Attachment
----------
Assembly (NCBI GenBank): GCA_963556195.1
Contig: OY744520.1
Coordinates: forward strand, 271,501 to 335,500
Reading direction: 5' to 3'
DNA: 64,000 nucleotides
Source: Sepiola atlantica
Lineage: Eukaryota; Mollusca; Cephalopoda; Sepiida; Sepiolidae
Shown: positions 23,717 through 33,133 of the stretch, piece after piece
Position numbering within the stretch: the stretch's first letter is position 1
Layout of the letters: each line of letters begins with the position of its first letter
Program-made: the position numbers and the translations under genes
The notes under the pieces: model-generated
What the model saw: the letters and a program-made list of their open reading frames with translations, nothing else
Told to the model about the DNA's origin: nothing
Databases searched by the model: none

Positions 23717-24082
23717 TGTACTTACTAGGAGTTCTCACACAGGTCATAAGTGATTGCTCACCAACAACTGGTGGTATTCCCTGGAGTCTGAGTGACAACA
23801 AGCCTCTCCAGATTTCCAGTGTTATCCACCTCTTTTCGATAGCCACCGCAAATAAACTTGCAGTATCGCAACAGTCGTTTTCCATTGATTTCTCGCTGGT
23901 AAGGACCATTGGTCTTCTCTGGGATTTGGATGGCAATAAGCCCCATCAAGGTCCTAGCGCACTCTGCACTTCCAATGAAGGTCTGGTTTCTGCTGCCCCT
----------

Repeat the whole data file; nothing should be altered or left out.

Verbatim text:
Assembly (NCBI GenBank): GCA_963556195.1
Contig: OY744520.1
Coordinates: forward strand, 271,501 to 335,500
Reading direction: 5' to 3'
DNA: 64,000 nucleotides
Source: Sepiola atlantica
Lineage: Eukaryota; Mollusca; Cephalopoda; Sepiida; Sepiolidae
Shown: positions 23,717 through 33,133 of the stretch, piece after piece
Position numbering within the stretch: the stretch's first letter is position 1
Layout of the letters: each line of letters begins with the position of its first letter
Program-made: the position numbers and the translations under genes
The notes under the pieces: model-generated
What the model saw: the letters and a program-made list of their open reading frames with translations, nothing else
Told to the model about the DNA's origin: nothing
Databases searched by the model: none

Positions 23717-24082
23717 TGTACTTACTAGGAGTTCTCACACAGGTCATAAGTGATTGCTCACCAACAACTGGTGGTATTCCCTGGAGTCTGAGTGACAACA
23801 AGCCTCTCCAGATTTCCAGTGTTATCCACCTCTTTTCGATAGCCACCGCAAATAAACTTGCAGTATCGCAACAGTCGTTTTCCATTGATTTCTCGCTGGT
23901 AAGGACCATTGGTCTTCTCTGGGATTTGGATGGCAATAAGCCCCATCAAGGTCCTAGCGCACTCTGCACTTCCAATGAAGGTCTGGTTTCTGCTGCCCCT